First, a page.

The Fixer


I just want to go on record and say the hardest part of NaNoWriMo isn’t producing 50K words in a month (although I have failed to do so the past four years….).  No, I think the most difficult thing is the lack of editing necessary to move forward.

I’m not just referring to typos, although they certainly have a habit of rearing their ugly heads at the most inopportune times.  I’m talking about writing a chunk of text, only to realize several paragraphs later it would be better if it was moved to another part of the chapter, or setting a scene in motion and then finding it should be from another character’s perspective.

Not going back and editing is a NaNo tenant, and probably the only way someone like me–whose time is limited, to say the least–can hope to achieve the end goal, but it’s really difficult.  The first few lines are like a broad brush stroke on an empty canvas.  But as the words start flowing, I get a view of the bigger picture and realize a lot of the details are missing.  It’s hard to not go back and rewrite paragraphs I know are weak, or add in characters I establish later on and wish had been present at previous scenes.  At the end of the month, my canvas might be full of color, but that doesn’t inherently make it art.

But that’s not the goal of NaNo, and I have to keep reminding myself of that.  If all goes well, I will have a complete or close to it rough draft of a book I’ve wanted to write for a few years now.  It may be nowhere near ready for publishing, but it will have taken its tenuous first steps toward becoming a book.  I just need to get to it and push forward.

Besides, between The Shadow Within, Together Alone and my NaNo book, I’m going to be neck-deep in edits for a long, looong time.  I might as well enjoy the freedom of not having to worry about it for now.

S.L. Madden

Advertisements

4 thoughts on “The Fixer

  1. I have the same issue (that’s what I get for being a *pantser*), and the way I handle it is to make notes as I go. For example, from my current NaNo project –

    “I know it’s about time for you to leave, dear, but I wanted to show you the other areas that need attention, so you’ll know for next time.” Maeve was concerned by how tired her grandmother seemed by all the activity, but she also knew how stubborn she was, so she quietly helped her up from her chair. Nana took a moment, then walked over to the pair of small white bureaus next to her bedroom door.

    [NOTE – I’ve said absolutely nothing about Maeve being Wiccan this time around. Mention earlier that at the party, she’d toned down her usual witchy attire out of respect for her grandmother, who didn’t quite realize Maeve’s conversion from Catholic to Wiccan…]

    When the time comes to edit, I do a document search for all the notes, put them in a separate file, then work my way down the list. Not a perfect solution, but it works for me.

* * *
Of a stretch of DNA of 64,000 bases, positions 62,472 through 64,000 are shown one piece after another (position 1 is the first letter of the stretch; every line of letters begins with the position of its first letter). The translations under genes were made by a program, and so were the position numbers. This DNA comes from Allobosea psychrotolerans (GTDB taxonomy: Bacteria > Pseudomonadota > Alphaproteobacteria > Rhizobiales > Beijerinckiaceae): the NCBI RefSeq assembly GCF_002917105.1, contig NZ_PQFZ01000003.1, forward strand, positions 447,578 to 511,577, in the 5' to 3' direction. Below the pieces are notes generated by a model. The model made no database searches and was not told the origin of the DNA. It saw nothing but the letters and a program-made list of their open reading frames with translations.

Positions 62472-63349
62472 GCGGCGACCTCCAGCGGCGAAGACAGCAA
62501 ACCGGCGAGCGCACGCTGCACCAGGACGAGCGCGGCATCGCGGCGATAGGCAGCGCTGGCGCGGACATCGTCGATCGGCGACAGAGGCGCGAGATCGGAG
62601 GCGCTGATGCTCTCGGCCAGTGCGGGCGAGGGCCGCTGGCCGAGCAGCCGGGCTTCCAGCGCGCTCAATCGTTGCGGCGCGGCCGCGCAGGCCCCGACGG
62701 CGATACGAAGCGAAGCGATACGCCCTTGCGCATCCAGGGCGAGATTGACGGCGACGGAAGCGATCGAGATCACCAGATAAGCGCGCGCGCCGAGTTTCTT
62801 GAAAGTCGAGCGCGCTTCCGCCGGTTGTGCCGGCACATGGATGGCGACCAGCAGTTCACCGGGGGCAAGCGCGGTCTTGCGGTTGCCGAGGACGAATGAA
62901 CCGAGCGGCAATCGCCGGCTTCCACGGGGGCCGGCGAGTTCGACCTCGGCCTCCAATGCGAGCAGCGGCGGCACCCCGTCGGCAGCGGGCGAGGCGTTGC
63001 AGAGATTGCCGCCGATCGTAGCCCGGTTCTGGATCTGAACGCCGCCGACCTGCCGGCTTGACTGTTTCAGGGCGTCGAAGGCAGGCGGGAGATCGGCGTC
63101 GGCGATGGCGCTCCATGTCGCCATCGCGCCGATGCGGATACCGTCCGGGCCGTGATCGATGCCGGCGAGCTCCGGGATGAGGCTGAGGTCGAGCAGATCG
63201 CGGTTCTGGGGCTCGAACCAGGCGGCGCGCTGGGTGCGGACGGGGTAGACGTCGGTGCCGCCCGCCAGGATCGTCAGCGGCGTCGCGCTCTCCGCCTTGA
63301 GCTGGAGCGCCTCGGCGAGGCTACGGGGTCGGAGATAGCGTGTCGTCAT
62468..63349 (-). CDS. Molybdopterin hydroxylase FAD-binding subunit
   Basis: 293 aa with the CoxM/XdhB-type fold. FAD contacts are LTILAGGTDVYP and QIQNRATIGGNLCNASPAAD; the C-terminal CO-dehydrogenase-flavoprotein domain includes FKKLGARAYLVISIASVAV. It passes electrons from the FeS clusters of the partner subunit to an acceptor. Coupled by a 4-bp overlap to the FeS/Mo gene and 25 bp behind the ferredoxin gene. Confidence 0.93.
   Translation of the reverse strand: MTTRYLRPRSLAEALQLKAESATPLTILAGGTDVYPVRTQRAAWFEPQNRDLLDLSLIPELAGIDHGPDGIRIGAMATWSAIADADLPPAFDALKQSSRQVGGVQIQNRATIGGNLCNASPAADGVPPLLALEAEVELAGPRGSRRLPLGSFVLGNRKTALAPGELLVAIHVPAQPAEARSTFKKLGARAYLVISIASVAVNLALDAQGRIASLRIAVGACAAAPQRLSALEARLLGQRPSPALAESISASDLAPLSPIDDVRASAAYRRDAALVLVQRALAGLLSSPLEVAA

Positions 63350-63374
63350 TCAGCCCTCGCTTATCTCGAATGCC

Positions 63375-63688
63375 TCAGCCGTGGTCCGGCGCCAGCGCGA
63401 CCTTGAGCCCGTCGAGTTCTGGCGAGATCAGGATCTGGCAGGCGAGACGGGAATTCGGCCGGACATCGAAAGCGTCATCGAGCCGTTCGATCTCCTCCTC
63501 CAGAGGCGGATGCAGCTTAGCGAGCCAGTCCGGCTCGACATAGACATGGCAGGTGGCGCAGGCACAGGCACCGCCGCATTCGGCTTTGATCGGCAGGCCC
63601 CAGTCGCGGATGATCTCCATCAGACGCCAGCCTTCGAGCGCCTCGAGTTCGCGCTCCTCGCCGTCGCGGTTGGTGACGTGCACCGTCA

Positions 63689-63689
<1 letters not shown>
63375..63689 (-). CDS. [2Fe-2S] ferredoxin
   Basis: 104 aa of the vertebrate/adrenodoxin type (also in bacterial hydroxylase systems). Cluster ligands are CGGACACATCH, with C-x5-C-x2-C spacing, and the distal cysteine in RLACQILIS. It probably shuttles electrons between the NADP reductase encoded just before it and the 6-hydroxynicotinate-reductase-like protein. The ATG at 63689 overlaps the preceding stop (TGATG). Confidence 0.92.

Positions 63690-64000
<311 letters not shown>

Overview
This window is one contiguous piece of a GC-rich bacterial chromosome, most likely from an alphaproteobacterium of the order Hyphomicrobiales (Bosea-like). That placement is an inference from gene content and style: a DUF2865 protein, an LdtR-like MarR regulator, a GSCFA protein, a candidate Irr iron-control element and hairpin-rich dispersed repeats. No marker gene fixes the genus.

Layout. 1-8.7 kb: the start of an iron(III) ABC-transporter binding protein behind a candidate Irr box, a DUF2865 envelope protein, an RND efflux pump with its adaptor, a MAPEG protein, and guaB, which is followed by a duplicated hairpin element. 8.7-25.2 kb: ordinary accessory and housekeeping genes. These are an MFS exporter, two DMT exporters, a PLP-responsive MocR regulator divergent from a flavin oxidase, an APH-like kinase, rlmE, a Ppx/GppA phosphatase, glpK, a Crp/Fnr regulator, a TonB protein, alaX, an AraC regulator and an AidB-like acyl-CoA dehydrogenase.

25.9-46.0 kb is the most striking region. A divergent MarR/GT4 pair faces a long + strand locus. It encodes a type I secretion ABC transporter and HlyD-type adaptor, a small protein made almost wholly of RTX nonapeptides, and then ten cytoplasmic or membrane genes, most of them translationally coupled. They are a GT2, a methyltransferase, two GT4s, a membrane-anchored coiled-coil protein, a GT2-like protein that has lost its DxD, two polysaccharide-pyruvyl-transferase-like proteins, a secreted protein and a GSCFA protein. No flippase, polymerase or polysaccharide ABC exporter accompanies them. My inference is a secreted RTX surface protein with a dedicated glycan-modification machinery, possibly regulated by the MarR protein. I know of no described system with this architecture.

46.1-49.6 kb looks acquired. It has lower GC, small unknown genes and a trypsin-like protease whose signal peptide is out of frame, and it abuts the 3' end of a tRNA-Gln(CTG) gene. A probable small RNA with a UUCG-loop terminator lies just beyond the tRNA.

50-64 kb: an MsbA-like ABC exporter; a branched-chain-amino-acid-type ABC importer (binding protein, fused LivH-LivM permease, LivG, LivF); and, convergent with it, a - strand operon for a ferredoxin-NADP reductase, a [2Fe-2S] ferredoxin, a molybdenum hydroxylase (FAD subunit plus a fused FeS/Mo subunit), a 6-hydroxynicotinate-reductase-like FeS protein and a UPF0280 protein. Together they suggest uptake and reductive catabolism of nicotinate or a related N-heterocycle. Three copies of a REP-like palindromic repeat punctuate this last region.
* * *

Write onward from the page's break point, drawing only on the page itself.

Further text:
Happy edit-free writing! 🙂

    • Yeah, I’ve started doing the same thing. I put, “At six-four (?)” and have included several notes to self. The little things aren’t too hard to reinsert, but since the plot of this book is a little more nebulous than the others, I’m afraid I might reach a point where I find there were whole chapters I wish I had written building up to something, or that perhaps I’ll have written something that no longer makes sense.

      Really, though, this isn’t that different than how I normally write. It’s just at an accelerated rate. I haven’t mapped out my plots since high school (back then I had maps, character histories, little tid-bits of info the reader might never know). I still make lists when I get the chance, but I’ve tried to be better about letting the stories come as they may. It’s a bit scary stepping into the unknown, but it seems to work. Every major beat I have in mind before starting to write has come to pass, even if I wasn’t 100% sure how it was going to get there. I even remember when I was first conceptualizing the Only Human on the Block series, thinking, “Okay, it’s in the third book when we’re finally going to find out ” and I’m right on track for that to happen.

      Maybe I’ll have to try your method for making notes and putting them in a separate file, but I’m not sure I’m organized enough to pull it off. 🙂

  2. Virtual post-it notes in your Word doc – stick in a ‘note’ and MOVE ON! Or just highlight the passage – but that leaves it open to brain fart on why you highlighted it in the first place 50k words later, so I’m with Traci and recommend putting an actual note. Keep writing. Promise yourself you can edit later.

    • I know, I know. I try, I really do. It’s just so hard. The worst time is when I’m not writing and my mind is going into overtime filling in all those little details I missed and piecing together puzzles I didn’t realize existed. I can do it. I know I can. But if writing like this is akin to dieting, I might cheat a little…onion rings aren’t that bad for me, right?

Leave a Reply

Fill in your details below or click an icon to log in:

WordPress.com Logo

You are commenting using your WordPress.com account. Log Out / Change )

Twitter picture

You are commenting using your Twitter account. Log Out / Change )

Facebook photo

You are commenting using your Facebook account. Log Out / Change )

Google+ photo

You are commenting using your Google+ account. Log Out / Change )

Connecting to %s